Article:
Clear Channel’s recent $12K fine for putting a call siphoned out of the voicemail of one of its air talents attracted the legal-eagle-eyed interest of the attorney Peter Gutmann over at Womble Carlyle Sandridge & Rice, PLLC. This is his take on the issue. As usual, WCSR ask that you not take this into an actual courtroom for actual litigation – it is intended for general educational purposes only.
Unauthorized Broadcasting of Telephone Conversations
July 9, 2008
The Federal Communications Commission has expanded its penalties for the unauthorized broadcast of telephone conversations.
In order to protect expectations of privacy, the FCC does not permit telephone conversations to be broadcast without the knowledge and consent of all parties. An exception is where the parties may be presumed from the circumstances to be aware (or are actually aware) that at least part of a conversation is likely to be aired (as during a call-in discussion program).
The Commission’s ruling arose in explaining the basis of a fine levied against a North Dakota AM station that had broadcast a voicemail left on the private cell phone of the host of an on-air discussion show. Although the station licensee professed no knowledge of the incident, the caller was able to provide an audio recording of a broadcast containing his voicemail during which the host noted that the message had also been played over the air the previous day. (Without that evidence, it is possible that the licensee could have deflected the caller’s allegation through its own sworn statements denying the incident.) The FCC found that the overall record supported a finding that the broadcasts had occurred.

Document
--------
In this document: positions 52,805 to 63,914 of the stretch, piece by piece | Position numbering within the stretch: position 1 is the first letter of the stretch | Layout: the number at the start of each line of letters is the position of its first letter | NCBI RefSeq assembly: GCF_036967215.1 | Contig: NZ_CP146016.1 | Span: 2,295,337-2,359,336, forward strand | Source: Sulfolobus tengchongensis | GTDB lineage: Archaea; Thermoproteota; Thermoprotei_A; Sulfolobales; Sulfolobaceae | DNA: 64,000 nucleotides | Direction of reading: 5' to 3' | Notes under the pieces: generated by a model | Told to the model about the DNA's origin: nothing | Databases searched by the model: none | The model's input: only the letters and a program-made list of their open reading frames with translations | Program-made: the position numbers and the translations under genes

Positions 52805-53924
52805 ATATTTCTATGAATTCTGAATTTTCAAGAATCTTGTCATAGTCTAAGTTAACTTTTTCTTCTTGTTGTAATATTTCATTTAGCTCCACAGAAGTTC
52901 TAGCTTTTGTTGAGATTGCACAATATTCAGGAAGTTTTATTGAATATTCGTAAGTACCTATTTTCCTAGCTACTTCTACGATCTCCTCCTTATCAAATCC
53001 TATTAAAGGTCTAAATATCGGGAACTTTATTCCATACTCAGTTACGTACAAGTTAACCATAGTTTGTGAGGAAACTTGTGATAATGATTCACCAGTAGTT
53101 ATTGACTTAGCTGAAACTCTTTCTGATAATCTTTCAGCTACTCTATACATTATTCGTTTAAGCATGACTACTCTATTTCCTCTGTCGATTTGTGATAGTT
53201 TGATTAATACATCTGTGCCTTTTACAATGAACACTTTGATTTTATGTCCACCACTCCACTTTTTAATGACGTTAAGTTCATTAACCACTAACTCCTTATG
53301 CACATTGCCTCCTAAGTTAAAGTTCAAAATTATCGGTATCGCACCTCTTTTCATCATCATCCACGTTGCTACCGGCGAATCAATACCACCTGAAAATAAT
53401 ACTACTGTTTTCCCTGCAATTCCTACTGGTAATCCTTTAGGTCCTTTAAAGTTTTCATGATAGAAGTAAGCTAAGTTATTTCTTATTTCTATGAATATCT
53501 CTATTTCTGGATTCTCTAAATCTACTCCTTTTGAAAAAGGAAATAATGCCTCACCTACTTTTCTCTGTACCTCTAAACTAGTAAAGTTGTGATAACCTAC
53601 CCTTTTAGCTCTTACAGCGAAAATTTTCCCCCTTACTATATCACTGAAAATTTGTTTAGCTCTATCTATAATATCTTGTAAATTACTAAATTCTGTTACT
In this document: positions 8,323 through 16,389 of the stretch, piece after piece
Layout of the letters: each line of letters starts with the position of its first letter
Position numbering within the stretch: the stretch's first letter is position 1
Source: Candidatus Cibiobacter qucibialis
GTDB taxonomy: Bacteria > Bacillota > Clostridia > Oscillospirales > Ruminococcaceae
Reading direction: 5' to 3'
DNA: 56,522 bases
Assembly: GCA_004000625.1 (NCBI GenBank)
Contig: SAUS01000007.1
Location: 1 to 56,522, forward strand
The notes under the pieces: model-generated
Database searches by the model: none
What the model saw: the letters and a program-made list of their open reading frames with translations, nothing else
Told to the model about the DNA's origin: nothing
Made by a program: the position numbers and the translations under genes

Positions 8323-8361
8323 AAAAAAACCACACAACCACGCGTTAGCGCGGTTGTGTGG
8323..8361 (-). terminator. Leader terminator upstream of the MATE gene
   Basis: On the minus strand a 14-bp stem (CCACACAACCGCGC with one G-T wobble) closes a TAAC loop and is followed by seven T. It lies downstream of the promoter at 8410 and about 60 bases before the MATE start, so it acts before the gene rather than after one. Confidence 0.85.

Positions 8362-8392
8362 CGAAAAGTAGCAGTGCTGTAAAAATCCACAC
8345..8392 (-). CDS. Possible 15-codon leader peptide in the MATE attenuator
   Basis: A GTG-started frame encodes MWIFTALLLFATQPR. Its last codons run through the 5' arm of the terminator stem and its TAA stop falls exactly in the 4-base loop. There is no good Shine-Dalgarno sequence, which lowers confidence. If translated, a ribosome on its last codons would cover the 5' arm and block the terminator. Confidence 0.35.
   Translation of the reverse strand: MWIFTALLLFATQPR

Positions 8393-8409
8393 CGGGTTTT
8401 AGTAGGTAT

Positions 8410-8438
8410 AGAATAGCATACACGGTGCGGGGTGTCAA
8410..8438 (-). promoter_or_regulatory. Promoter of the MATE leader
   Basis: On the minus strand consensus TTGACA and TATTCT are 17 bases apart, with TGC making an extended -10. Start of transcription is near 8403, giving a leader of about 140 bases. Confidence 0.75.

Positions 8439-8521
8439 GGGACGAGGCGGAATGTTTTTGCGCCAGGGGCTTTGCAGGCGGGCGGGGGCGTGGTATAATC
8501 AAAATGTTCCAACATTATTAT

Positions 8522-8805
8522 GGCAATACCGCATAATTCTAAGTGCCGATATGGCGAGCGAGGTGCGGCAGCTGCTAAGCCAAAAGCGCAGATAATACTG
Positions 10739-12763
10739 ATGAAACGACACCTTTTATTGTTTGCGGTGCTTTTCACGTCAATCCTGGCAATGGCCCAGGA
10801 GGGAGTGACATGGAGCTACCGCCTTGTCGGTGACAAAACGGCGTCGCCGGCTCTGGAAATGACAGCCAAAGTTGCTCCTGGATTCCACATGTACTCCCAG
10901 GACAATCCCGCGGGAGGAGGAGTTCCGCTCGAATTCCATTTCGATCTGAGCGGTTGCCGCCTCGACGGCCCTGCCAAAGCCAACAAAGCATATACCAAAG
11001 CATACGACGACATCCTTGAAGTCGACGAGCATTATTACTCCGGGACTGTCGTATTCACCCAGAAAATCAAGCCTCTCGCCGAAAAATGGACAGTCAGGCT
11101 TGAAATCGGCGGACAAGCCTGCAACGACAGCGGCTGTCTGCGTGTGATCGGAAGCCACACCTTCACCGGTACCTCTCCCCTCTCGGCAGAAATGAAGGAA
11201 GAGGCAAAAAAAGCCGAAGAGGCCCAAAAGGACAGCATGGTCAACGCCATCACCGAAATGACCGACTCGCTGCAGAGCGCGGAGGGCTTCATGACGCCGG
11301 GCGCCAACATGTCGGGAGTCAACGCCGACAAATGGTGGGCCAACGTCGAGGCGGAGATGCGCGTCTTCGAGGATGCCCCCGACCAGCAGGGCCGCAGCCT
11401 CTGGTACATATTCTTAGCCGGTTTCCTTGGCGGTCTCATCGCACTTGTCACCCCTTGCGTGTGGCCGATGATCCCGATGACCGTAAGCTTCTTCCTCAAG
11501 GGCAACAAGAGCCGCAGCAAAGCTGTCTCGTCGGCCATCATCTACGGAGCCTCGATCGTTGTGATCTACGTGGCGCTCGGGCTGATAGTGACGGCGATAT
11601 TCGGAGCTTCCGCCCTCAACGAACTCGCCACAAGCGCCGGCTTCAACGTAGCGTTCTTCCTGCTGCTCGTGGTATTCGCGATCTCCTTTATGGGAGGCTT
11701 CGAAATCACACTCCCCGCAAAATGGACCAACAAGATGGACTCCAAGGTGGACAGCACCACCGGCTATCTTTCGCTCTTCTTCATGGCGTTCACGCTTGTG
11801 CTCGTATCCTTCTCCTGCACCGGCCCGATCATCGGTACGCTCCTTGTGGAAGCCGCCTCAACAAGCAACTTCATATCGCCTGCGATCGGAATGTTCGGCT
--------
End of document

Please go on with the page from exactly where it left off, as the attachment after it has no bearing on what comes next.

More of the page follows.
In prior cases, the Commission had ruled that personal answering machine messages, both incoming and outgoing, were “conversations” (defined as any words spoken during a telephone call) within the meaning of its regulation. In the North Dakota case, it found that a voicemail left on a private cell phone warrants similar treatment, since the caller would have no expectation that his message was apt to be broadcast. This interpretation suggests that as technology continues to evolve, newer forms of personal communication are likely to come within the scope of the rule.
In assessing an appropriate fine, the Commission tripled the usual $4,000 base amount for this type of infraction, citing the repeated unauthorized broadcast of the conversation as an aggravating circumstance warranting an upward adjustment. The Commission further noted that the licensee had a history of violating the same rule on its other stations (thus suggesting that group owners face increased potential liability for rule violations). Finally, the Commission stated that it wanted to “ensure that the forfeiture is not simply an affordable cost of doing business.” Whether the result is apt to achieve its stated purpose remains uncertain, though, since the offender in question facing the augmented $12,000 fine is Clear Channel.
In any event, it is essential to ensure that all production staff, air talent and newspeople remain aware of the need to notify and obtain authorization from any person calling the station (or called from the station) whose voice might be broadcast, whether live or through recording. The only exception is if the station’s intention to broadcast the call is clear from the circumstances.